The Cyprus Entrepreneurship Fund

The Cyprus Entrepreneurship Fund, will be expanded by EUR800 million. Businesses with a maximum of 250 staff will be eligible to apply for a maximum loan of EUR1.5 million, repayable over a period of up to 12 years at interest rates currently ranging from 2.55% to 4.5% depending on the perceived risk of the loan. The Cyprus government will fund 50% of the new money via a loan from the EIB with local lenders providing matching funding with a 50/50 split of the risk between the parties.

Scheme to subsidise new loan interest rates

A scheme which will subsidise interest rates for new loans taken out between 1 March 2020 and 12 December 2020 (subsequently extended) provided that the maximum interest rate on them does not exceed 4.25%. The subsidy will run for four years and cover loans taken out between 1 March 2020 and 12 December 2020 (subsequently extended) provided that the maximum interest rate on them does not exceed 4.25%. All previously viable businesses adversely impacted by the pandemic will be eligible to participate.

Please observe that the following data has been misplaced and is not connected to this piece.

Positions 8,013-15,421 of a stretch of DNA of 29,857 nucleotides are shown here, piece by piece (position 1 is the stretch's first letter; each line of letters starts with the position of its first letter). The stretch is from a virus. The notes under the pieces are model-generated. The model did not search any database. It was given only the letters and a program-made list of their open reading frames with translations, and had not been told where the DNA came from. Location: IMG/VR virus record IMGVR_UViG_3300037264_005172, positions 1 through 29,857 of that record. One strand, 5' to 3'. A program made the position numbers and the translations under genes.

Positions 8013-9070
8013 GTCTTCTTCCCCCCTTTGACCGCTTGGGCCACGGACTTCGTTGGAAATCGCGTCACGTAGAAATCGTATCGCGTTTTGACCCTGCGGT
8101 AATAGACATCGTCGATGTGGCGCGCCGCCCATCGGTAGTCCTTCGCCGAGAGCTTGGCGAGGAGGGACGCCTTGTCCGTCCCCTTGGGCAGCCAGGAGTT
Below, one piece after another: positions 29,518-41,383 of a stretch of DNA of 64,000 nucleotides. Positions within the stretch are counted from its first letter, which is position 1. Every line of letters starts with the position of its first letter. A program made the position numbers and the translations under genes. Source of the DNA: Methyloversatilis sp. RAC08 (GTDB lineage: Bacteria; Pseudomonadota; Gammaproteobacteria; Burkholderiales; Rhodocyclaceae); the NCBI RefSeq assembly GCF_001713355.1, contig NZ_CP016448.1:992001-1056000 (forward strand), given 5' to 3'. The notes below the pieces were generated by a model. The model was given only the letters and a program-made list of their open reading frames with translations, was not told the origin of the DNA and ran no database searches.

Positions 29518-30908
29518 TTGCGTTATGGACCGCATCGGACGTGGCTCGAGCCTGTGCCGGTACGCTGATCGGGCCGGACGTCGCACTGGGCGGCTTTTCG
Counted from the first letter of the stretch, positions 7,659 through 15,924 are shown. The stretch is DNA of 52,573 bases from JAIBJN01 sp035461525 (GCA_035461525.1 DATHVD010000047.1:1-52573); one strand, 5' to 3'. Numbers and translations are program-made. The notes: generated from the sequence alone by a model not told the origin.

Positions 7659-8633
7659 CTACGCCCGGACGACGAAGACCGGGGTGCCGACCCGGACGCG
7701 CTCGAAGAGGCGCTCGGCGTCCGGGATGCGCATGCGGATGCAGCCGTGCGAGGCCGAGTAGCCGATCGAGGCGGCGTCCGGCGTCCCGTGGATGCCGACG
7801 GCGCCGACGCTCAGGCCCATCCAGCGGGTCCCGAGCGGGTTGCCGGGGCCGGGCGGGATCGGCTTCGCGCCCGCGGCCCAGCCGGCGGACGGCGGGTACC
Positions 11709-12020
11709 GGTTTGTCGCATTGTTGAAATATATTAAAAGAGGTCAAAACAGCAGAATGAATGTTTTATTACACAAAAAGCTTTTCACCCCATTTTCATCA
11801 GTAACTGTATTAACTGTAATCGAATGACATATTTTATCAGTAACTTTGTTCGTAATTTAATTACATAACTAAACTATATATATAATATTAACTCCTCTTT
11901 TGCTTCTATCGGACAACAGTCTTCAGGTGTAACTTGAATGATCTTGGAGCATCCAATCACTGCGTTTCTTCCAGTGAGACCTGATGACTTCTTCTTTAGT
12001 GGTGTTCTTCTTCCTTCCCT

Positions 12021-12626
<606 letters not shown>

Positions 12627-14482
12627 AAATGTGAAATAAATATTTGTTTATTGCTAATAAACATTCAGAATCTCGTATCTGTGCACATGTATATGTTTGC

The loans may be used for the purpose of investment or, as working capital, but they cannot be used to repay existing indebtedness or for the purposes of restructuring a business.

In January 2021, the measures to support the Cypriot economy and employment sector were prolonged. One of these measures included the six-month extension of the interest subsidisation plan for new business loans as well as the interest subsidisation plan for new housing loan mortgages for loans to be approved until 31 December 2021. Additional support schemes and allowances were introduced including the suspension of repayment of capital or interest pursuant to bank loans or credit facilities for certain categories of borrowers.